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Oil Doesn't Confuse Flags and Files (Code and Data)


In last week's recap, I said I'd write a post tagged #real-problems when Oil addresses a problem with shell.

Here's another one: I just implemented shopt -u dashglob, which excludes files beginning with a dash (hyphen) from globs. This option addresses a decades-old problem with security implications.

Read on to see the problem, as well as the reasoning behind the simple solution.

Table of Contents
A Typical Example
dashglob is Turned Off by Oil
What if I Want Globs to Include -rf?
What Other Problems Can Be Fixed in Shell?
Related Work
Appendix A: GLOBIGNORE= in bash
Appendix B: Assumptions That Oil Doesn't Make

A Typical Example

First, an attacker creates a file named -rf on the file system. Typical vectors are tarballs, git repos, and the like.

attacker$ touch -- -rf  # -- stops flag parsing, so -rf is a file

Then an admin can be fooled into recursively deleting a tree, rather than the intended current directory:

admin$ rm *  # the glob matches -rf and affects 'rm'

Here are two traditional solutions:

admin$ rm -- *  # tell rm to stop processing flags

admin$ rm ./*   # globbed files won't begin with a hyphen

However these solutions require "opting in" on every line. Even if you have the knowledge, you might not do it 100% of the time. Or your co-worker may not write scripts in this style.

In Oil, the common/short thing should be right thing, so it excludes -rf by default:

oil-admin$ rm *    # safe because the dashglob option is OFF


dashglob is Turned Off by Oil

This is a good time to review the difference between OSH and Oil.

Other notes:

What if I Want Globs to Include -rf?

There are a few ways to return all files. You can simply re-enable dashglob globally:

oil$ shopt -s dashglob    # turns it back on
oil$ rm -- *              # includes -rf, which is safe with --

To change the behavior for a single command, you will be able to pass shopt a block (not implemented):

shopt -s dashglob {
  rm -- *
rm *  # -rf excluded again

You can also use the more traditional solution:

oil$ rm ./*  # includes ./-rf because it doesn't start with -


I've read about this issue dozens of times over the years. Here's a recent lobste.rs thread about it, where I linked David A. Wheeler's page Filenames and Pathnames in Shell: How to do it Correctly. That page recommends the explicit ./* to avoid the problem.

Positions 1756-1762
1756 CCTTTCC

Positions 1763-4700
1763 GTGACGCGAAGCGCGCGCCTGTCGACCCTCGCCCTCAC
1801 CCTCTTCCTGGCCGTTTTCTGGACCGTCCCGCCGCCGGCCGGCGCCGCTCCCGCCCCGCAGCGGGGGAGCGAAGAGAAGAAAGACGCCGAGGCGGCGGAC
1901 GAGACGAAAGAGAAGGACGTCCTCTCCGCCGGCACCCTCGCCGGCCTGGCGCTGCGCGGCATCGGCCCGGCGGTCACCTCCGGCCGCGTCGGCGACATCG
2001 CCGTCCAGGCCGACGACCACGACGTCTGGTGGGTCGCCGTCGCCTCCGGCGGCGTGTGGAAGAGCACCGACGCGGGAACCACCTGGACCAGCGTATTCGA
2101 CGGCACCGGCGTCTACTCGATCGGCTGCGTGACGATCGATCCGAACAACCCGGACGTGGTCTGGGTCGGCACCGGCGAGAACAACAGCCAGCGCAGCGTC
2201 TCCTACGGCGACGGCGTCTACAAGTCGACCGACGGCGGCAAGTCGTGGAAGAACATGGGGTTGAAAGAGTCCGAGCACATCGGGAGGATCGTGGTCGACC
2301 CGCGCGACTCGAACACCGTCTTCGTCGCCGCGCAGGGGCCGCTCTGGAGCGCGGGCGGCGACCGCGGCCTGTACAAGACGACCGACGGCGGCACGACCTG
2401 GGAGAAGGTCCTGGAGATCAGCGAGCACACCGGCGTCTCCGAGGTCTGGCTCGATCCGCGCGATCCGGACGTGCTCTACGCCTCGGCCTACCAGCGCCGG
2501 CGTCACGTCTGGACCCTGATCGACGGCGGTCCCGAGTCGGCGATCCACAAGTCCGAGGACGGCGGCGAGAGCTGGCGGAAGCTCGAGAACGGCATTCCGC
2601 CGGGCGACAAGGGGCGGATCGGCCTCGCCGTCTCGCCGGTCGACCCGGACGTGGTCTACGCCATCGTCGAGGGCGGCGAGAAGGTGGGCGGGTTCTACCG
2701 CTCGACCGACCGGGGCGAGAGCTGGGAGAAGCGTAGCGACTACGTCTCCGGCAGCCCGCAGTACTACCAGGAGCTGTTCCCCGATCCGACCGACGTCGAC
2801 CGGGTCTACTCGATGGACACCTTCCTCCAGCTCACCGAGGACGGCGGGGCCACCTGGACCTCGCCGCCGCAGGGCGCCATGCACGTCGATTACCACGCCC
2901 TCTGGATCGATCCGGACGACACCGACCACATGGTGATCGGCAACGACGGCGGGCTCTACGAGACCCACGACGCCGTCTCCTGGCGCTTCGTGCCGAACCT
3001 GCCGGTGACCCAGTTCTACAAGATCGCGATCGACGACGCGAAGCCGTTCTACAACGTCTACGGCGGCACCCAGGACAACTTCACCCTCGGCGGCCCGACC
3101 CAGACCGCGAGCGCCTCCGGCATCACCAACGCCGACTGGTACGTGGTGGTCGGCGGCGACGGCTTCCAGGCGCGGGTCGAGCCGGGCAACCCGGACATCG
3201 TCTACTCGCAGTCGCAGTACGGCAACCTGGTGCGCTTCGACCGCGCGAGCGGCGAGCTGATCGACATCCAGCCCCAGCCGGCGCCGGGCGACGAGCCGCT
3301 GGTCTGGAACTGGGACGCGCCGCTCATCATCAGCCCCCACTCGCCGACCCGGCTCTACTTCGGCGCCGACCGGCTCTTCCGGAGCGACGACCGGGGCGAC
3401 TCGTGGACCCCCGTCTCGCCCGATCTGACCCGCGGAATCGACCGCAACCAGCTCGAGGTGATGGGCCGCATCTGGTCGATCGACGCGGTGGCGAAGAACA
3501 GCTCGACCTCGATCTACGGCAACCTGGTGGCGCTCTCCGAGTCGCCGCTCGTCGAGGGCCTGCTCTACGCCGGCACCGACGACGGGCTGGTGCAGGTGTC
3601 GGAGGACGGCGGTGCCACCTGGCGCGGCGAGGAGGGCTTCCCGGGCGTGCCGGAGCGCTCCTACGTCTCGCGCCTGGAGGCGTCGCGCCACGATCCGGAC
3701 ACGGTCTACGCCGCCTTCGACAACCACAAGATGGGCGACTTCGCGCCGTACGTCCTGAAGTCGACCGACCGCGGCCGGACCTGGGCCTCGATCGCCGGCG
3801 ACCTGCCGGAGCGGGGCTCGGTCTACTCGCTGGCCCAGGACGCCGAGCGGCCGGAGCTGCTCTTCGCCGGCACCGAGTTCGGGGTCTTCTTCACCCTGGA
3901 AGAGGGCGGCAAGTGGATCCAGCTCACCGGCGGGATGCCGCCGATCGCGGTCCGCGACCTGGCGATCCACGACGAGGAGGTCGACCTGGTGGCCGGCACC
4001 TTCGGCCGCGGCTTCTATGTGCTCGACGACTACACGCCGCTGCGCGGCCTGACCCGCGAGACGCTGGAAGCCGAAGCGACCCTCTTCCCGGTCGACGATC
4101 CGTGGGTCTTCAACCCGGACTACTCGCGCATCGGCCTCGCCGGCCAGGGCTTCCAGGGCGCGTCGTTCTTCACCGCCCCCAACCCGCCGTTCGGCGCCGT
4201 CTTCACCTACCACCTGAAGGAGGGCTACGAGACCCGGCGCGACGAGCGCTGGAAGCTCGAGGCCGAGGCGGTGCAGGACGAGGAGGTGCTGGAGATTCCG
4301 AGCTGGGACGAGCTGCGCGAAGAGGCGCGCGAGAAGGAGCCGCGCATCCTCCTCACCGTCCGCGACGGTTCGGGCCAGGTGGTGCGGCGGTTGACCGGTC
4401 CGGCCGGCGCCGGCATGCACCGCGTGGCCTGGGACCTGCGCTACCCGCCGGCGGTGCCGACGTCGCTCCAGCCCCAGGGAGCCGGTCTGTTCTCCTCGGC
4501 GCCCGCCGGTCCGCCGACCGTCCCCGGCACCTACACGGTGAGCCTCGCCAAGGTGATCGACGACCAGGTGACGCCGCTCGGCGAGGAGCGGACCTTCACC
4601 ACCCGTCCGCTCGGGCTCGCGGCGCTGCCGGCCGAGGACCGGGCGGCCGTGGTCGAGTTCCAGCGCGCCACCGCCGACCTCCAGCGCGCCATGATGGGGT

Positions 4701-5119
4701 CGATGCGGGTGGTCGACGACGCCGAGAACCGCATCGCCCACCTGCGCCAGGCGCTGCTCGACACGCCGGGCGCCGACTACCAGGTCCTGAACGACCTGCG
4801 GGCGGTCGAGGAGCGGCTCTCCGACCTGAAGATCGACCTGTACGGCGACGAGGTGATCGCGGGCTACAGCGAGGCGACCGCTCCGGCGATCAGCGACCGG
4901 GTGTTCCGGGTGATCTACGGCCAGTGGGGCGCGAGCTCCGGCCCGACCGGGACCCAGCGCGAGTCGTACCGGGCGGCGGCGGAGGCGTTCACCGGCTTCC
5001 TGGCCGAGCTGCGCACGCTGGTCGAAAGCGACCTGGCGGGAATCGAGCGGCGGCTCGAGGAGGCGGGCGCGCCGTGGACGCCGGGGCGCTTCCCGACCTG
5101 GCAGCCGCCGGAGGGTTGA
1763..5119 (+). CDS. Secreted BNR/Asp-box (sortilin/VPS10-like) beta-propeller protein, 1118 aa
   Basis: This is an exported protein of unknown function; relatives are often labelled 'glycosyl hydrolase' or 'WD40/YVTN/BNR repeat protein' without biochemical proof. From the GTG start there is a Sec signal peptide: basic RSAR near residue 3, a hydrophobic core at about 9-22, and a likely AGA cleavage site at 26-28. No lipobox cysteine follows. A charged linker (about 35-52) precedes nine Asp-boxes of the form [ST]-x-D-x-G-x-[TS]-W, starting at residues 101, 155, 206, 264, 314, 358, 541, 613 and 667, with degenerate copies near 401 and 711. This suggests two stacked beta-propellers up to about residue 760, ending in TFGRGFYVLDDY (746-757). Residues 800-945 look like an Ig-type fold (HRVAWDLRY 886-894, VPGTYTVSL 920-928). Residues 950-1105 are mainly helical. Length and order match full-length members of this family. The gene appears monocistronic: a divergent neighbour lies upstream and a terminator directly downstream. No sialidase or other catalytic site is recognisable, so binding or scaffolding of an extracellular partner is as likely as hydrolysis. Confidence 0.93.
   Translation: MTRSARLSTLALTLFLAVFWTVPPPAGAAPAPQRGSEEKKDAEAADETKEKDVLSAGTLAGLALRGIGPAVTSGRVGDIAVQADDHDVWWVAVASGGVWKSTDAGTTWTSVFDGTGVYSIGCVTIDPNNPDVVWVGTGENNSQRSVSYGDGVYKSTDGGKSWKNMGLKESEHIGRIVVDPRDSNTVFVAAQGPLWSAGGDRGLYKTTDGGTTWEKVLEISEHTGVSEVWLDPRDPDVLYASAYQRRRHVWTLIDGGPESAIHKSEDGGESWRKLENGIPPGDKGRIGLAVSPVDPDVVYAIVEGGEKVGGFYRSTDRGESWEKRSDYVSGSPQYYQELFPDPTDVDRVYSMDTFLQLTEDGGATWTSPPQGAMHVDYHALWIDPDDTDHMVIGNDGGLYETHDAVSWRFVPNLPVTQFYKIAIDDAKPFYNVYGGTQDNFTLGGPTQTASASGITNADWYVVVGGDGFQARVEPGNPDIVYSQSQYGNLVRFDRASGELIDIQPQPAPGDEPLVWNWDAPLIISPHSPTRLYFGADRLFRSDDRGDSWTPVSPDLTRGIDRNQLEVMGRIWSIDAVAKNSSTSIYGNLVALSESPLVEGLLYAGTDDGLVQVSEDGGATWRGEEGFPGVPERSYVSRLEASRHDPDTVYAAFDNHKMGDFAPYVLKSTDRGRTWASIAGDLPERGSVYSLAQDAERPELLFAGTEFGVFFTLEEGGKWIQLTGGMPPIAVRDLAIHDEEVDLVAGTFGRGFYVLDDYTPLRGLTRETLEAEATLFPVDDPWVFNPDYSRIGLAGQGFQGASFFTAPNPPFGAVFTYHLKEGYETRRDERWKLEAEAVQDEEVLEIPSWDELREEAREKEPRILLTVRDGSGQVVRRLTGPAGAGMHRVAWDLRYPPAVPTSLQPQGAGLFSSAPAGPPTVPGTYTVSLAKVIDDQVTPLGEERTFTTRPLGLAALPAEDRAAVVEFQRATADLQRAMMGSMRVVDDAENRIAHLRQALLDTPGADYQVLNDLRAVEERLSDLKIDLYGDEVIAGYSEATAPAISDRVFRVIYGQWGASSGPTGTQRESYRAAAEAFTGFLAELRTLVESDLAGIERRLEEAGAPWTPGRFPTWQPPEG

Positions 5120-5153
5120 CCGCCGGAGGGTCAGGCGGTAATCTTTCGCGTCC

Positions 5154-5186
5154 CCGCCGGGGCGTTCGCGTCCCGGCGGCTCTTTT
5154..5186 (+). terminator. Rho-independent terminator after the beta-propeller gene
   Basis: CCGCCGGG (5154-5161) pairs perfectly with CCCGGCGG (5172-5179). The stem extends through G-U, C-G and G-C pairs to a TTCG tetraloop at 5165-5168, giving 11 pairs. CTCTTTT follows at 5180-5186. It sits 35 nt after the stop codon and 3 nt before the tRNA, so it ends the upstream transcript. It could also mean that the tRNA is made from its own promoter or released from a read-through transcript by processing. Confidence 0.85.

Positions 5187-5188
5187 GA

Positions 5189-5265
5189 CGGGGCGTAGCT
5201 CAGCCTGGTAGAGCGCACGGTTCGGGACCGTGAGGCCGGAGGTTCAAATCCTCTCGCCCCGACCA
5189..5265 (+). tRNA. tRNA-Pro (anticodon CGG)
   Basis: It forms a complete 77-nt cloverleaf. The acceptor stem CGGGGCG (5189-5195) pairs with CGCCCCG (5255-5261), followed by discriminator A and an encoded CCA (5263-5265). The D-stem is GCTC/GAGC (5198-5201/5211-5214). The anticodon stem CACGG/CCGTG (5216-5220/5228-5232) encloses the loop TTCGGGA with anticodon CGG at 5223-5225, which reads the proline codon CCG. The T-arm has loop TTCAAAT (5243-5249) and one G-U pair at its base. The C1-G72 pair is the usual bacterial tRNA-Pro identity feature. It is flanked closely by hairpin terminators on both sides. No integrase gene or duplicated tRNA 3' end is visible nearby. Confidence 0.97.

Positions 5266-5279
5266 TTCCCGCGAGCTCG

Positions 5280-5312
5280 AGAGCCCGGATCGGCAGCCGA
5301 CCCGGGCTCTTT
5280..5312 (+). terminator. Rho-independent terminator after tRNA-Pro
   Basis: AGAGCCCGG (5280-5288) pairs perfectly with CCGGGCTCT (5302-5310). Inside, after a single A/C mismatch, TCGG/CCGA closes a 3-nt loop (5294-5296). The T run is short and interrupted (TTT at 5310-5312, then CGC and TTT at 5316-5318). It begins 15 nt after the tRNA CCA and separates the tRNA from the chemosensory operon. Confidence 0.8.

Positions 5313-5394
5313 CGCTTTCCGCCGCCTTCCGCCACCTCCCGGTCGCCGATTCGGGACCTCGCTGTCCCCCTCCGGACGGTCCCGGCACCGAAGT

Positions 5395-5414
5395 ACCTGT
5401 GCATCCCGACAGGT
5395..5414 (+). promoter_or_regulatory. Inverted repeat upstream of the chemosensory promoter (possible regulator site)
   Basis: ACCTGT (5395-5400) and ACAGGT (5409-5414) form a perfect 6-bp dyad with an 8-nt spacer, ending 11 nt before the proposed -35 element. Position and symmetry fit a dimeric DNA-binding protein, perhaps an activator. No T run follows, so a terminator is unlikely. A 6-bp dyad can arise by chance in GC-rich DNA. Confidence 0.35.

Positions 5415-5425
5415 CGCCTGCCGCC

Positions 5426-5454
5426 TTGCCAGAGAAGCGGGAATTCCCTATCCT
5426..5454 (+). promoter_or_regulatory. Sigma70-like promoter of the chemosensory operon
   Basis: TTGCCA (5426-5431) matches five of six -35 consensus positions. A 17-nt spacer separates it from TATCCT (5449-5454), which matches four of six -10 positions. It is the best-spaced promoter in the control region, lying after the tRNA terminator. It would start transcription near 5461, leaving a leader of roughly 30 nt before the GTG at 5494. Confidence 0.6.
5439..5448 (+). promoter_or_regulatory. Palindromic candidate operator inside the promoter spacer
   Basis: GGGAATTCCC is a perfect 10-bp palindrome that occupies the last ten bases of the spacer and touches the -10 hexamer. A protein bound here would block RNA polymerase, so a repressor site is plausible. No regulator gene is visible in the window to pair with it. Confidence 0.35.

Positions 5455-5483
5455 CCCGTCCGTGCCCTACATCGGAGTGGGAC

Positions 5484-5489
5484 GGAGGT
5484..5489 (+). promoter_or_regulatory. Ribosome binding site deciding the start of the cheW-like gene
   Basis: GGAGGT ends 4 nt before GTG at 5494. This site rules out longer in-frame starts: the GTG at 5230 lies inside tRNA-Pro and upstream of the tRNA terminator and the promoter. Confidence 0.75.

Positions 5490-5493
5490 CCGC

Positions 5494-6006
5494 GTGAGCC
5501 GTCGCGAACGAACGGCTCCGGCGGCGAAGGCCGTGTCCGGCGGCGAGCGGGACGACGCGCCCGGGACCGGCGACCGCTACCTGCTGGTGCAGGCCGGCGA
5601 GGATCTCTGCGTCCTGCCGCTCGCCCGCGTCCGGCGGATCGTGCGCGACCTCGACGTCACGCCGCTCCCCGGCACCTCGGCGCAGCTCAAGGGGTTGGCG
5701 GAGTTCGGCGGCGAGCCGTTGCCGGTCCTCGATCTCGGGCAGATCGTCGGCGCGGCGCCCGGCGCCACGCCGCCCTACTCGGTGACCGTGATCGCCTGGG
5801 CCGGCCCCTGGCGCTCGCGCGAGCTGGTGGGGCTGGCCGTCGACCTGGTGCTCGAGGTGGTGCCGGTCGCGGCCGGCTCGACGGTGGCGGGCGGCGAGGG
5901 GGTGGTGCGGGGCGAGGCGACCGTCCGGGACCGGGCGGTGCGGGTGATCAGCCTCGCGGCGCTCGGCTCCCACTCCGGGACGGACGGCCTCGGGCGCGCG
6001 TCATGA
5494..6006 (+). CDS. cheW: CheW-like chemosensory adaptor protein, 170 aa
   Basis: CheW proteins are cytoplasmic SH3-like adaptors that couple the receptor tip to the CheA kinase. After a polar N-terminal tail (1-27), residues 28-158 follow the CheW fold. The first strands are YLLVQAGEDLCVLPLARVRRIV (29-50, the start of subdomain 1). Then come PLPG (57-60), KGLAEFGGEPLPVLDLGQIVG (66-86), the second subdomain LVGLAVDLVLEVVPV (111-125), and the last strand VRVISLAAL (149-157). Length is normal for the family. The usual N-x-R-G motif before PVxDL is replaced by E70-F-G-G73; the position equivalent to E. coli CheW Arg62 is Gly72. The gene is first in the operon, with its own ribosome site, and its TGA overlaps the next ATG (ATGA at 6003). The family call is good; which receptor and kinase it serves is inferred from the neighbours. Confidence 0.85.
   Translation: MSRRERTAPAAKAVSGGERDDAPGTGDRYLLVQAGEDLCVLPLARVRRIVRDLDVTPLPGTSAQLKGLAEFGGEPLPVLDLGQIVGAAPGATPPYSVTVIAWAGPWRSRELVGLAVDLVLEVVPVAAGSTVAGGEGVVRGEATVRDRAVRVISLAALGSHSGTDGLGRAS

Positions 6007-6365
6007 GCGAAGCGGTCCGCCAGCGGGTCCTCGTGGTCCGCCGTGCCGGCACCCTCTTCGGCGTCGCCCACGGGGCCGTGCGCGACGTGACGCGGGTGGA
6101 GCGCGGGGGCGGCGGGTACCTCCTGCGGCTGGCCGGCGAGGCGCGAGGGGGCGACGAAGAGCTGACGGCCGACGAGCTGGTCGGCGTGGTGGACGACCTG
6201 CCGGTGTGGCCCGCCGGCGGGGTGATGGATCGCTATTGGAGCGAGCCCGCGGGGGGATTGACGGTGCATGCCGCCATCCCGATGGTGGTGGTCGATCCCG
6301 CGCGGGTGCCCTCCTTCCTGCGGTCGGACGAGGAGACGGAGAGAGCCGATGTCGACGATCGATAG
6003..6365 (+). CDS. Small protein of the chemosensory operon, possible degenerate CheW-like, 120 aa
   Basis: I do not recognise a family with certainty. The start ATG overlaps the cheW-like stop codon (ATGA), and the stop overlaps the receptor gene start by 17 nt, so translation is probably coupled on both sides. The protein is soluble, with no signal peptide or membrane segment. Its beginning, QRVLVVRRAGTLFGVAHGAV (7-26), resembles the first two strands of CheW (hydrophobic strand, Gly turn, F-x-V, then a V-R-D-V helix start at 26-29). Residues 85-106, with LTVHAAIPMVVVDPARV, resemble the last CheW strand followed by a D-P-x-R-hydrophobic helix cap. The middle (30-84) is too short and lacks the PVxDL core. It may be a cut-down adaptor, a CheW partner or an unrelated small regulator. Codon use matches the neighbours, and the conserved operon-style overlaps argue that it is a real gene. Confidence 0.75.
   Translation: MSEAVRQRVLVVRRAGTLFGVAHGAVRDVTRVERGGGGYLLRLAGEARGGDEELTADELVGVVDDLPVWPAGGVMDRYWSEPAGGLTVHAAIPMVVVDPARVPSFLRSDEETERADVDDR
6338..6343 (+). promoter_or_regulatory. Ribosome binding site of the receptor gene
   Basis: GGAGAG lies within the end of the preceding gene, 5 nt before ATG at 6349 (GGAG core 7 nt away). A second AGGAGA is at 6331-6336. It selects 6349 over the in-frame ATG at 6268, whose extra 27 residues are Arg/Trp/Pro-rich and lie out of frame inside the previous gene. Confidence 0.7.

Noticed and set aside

I knew I wanted Oil to address the problem without opting in, but I wasn't sure how. I filed issue 552 to keep track of it.

Over the next several weeks I got great feedback from Mateusz CzapliƄski, David A. Wheeler, and others. We considered a number of solutions, and ended up with this simple one. Appendix B explains why other solutions were rejected.

What Other Problems Can Be Fixed in Shell?

As I wrote in August, you can influence the Oil language! I take feedback from both experienced shell users and programmers who avoid shell.

So let us know if there are any other common shell problems that Oil should mitigate. Limitations of ShellCheck could be a source of inspiration.

Again, I've tagged these posts #real-problems. It's absolutely a goal for Oil to deal safely with untrusted data, including all the problems described in detail by Wheeler.

Related Work

Appendix A: GLOBIGNORE= in bash

While discussing the -rf problem, I discovered that bash has a mechanism to omit such files:


Although I don't recall any script that does this. For example, I don't see it in a grep.app search for GLOBIGNORE.

But you may want to set GLOBIGNORE in your bash scripts if you deal with untrusted filenames.

I filed issue 609 to implement it in Oil. It will be useful for people who want to run the same program under Oil and bash.

It's labeled #help wanted, and would be a great way to start contributing to Oil. See this recent call for help for other ideas.

Appendix B: Assumptions That Oil Doesn't Make

I like the dashglob solution because it's consistent with dotglob and GLOBIGNORE, and it doesn't involve heuristics or false assumptions.

In particular, Oil doesn't assume: